The robust data sets needed to properly power research can be hard to come by, especially in the case of prospective and epidemiological studies. The Veterans Health Administration (VHA) is emerging as a reliable and extensive data cache for researchers who need large, consistent cohorts to answer probing questions with innovative research approaches such as preventing Veteran suicide.
The validity and fidelity of research data, however, rely on proper regulatory processes and oversight. That ensures, not only the integrity of the data and its usefulness to researchers, but also that all Veterans who choose to participate in research at VHA benefit from appropriate review, safety, privacy and compliance, says Aptive Program Director Abby Rosenberg.
In Fall 2020, Aptive began a partnership with VHA Office of Research Protections, Policy, and Education (ORPP&E) within the Office of Research and Development to make VA’s more than 7,000 annual research studies as safe as possible for Veteran participants.
“The analysis will ensure Veterans health and safety is of primary concern, personal identifying information is protected and processes are in place to protect Veterans should a study identify an adverse effect in the course of the research,” Rosenberg said. The partnership will also streamline policies for VA research participants who join studies run by research universities and hospitals who work with VA researchers or in affiliated medical centers.
This project reflects Aptive’s growing portfolio in regulatory, research and evaluation capabilities across the federal health domain. Our team of healthcare analysts, regulatory experts and program managers bring together detail-oriented analytics along with the vision to take that state-of-the-art investigatory infrastructure and apply it in an innovative way.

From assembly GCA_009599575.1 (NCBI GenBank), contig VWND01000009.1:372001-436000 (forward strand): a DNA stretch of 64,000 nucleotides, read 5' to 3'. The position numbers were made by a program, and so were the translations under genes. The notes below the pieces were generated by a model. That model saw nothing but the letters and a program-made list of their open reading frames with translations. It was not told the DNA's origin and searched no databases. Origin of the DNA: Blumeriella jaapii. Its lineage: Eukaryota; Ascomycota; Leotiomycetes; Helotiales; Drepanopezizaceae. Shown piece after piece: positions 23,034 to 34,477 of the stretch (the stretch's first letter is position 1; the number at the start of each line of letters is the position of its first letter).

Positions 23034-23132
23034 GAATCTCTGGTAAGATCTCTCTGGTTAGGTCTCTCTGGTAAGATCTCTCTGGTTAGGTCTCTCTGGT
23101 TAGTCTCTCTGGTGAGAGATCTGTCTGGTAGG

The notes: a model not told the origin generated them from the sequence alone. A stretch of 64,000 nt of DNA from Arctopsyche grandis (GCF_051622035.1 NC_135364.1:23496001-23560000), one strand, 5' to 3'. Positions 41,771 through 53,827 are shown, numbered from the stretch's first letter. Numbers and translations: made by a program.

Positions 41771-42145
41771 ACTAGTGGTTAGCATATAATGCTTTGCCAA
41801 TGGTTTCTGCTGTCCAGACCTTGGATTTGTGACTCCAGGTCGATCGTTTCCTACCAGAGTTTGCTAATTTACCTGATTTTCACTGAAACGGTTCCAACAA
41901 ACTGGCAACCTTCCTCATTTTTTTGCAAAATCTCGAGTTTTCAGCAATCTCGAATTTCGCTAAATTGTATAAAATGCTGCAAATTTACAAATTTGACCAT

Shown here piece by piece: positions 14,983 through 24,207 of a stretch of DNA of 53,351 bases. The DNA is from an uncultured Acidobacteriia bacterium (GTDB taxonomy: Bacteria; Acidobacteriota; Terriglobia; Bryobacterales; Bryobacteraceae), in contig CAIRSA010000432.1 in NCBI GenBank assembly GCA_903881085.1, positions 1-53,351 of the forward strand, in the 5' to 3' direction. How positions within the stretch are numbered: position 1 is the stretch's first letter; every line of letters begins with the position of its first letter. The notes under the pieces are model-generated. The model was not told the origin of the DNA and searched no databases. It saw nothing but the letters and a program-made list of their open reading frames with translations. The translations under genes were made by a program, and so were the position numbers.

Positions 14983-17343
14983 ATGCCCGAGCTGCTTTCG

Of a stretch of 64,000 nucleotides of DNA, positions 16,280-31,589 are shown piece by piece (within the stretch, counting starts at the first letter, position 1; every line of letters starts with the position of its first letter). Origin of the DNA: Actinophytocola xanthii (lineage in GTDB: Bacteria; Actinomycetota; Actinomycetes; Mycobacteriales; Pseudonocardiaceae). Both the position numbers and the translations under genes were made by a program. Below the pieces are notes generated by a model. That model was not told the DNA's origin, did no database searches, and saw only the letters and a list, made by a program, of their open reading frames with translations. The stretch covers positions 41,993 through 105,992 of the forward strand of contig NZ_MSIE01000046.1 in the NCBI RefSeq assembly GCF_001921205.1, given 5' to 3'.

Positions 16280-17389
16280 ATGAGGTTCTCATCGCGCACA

Aptive’s involvement in the President’s Roadmap to Empower Veterans and End a National Tragedy of Suicide (PREVENTS) initiative, for example, shows how data can be harnessed and analyzed in a new way to ask questions not just about basic science but also meaningful insights for clinicians. By applying a public health lens to this behavioral concern, researchers and providers can capitalize on a deep understanding of Veteran suicide.
PREVENTS has unveiled risk factors beyond mental health diagnosis that are vital for identifying Veterans most at risk. Financial stress, legal issues and other chronic health conditions are at the top of concerns for Veterans at risk of suicide. Because of PREVENTS, clinicians now know to ask Veterans about these issues specifically, documenting them in health records and connecting them to available resources. And those insights may be just the beginning.
“Through the application of machine learning and natural language processing, we can identify high risk language and early indicators of suicide in patient responses,” says Aptive Director of AI and Machine Learning Mike Nemke. Aptive’s analysis capabilities helped support the holistic design of the PREVENTS framework, while Aptive’s long-standing strategic communications expertise is positioned to disseminate that information to providers across the VHA system, private partner providers and Veteran advocacy groups.
The next steps are expanding on work like the PREVENTS study to help automate the delivery to these insights to the health care industry. “ Not only can we identify indicators, but through robust software and robotic process automation, we can empower VA by automating the sending of that information to appropriate individuals with the capacity, access, and placement to connect with Veterans facing this issue,” Mr. Nemke added.
From this innovative approach to quality health data in the PREVENTS initiative, a comprehensive, clear, and up-to-date picture of Veterans at suicide risk has emerged to help VHA end Veteran suicide with Aptive’s support.